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What is Vitiligo?
Is Vitiligo a Contagious Disease?
Who Can Get Vitiligo?
Just about anyone is at risk for developing vitiligo. It’s affects all races and both genders. However, there are certain factors which can increase your chances of developing vitiligo. Generally, those who have autoimmune conditions within the family are at greater risk of developing vitiligo.
How Common is Vitiligo?
What is The Cause of Vitiligo?
What Are The Symptoms of Vitiligo?
How is Vitiligo Diagnosed?
Vitiligo is usually diagnosed by a doctor after a physical examination followed by inspection of the patient’s medical history. A blood test or biopsy may also done in order to rule out other possibilities.
How Do You Treat Vitiligo?
There are many conventional treatment methods for vitiligo including: oral corticosteroids, topical corticosteroids, UV light therapy, skin grafting, skin tattooing, and skin depigmentation of the surrounding skin.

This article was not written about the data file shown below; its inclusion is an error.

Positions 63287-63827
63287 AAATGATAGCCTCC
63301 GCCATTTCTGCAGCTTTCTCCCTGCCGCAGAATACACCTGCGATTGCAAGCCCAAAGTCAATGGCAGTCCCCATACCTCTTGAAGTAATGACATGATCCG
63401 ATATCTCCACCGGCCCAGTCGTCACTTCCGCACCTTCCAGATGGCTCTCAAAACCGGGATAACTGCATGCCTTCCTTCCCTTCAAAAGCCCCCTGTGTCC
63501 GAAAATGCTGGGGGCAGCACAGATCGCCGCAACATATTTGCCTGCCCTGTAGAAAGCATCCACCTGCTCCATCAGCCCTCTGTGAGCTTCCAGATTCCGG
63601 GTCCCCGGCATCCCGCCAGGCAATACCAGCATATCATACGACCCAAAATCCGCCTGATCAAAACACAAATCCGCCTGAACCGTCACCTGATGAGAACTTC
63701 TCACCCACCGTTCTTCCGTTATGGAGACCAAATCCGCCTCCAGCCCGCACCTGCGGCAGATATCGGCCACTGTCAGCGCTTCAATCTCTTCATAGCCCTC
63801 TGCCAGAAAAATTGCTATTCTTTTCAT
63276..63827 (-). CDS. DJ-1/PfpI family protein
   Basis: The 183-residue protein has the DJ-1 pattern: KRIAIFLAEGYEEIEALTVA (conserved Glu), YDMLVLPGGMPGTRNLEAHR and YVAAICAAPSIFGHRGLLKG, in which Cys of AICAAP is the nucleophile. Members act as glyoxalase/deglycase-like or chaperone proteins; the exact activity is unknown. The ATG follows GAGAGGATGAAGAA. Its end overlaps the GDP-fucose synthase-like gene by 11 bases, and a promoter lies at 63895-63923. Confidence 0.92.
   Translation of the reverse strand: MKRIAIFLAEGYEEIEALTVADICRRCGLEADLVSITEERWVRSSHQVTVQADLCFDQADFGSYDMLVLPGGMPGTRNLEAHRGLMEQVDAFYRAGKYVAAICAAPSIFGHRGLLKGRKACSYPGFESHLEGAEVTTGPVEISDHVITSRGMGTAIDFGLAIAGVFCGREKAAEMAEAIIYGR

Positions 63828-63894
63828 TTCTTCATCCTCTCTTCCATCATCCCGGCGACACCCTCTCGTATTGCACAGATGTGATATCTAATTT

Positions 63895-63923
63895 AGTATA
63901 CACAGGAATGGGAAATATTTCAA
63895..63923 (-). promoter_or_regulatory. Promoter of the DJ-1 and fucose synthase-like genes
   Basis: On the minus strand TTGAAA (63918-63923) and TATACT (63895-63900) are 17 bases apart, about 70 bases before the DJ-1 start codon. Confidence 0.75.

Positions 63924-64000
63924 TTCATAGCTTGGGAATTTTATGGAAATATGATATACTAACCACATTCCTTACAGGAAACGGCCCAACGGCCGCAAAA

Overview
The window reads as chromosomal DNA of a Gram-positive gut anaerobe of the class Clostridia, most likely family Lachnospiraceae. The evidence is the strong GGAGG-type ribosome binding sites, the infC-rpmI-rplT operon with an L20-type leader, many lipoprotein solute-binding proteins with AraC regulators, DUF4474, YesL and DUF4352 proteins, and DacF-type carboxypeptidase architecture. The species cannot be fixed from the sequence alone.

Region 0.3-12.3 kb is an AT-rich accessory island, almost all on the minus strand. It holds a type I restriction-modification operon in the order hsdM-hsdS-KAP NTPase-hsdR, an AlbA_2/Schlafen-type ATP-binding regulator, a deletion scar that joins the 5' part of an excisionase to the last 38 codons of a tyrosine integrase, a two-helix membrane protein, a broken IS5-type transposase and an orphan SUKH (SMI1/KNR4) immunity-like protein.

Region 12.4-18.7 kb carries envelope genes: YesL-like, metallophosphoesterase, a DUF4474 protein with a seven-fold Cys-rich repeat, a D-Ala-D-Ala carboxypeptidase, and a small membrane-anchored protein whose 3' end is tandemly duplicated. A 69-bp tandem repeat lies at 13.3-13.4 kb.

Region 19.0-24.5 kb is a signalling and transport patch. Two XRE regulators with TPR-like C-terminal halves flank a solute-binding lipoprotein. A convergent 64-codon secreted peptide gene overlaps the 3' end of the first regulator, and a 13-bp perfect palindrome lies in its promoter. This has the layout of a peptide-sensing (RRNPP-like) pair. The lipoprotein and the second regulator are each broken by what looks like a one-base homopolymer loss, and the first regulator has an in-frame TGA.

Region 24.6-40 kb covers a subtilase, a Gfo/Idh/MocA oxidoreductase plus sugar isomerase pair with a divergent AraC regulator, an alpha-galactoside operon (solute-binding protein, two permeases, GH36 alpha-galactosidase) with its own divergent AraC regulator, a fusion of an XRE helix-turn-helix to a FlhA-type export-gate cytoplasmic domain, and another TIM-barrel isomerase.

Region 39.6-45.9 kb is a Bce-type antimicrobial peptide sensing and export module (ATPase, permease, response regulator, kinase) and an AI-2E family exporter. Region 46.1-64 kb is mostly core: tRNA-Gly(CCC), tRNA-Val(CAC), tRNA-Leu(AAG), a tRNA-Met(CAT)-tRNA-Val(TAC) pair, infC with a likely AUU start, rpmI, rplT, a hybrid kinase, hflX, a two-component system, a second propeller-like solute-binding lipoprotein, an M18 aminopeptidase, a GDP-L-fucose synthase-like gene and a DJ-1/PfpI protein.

How Effective Are Conventional Treatment Methods for Vitiligo?
There are both pros and cons of conventional medical treatments for vitiligo, however, none of these methods can produce guaranteed results.
Steroids may improve the condition of the skin when used long-term; however, this is generally not recommended because of the side effects associated with long term use.
Although it can be effective to a certain extent, light therapy is very costly, time consuming and can carry a risk of skin burn, eye damage, and increased susceptibility to skin cancer.
Skin grafting is very effective in theory, but in reality, it can have many complications including: rejection of the grafted skin, infection, and cobblestone effect (an abnormal appearance of the skin)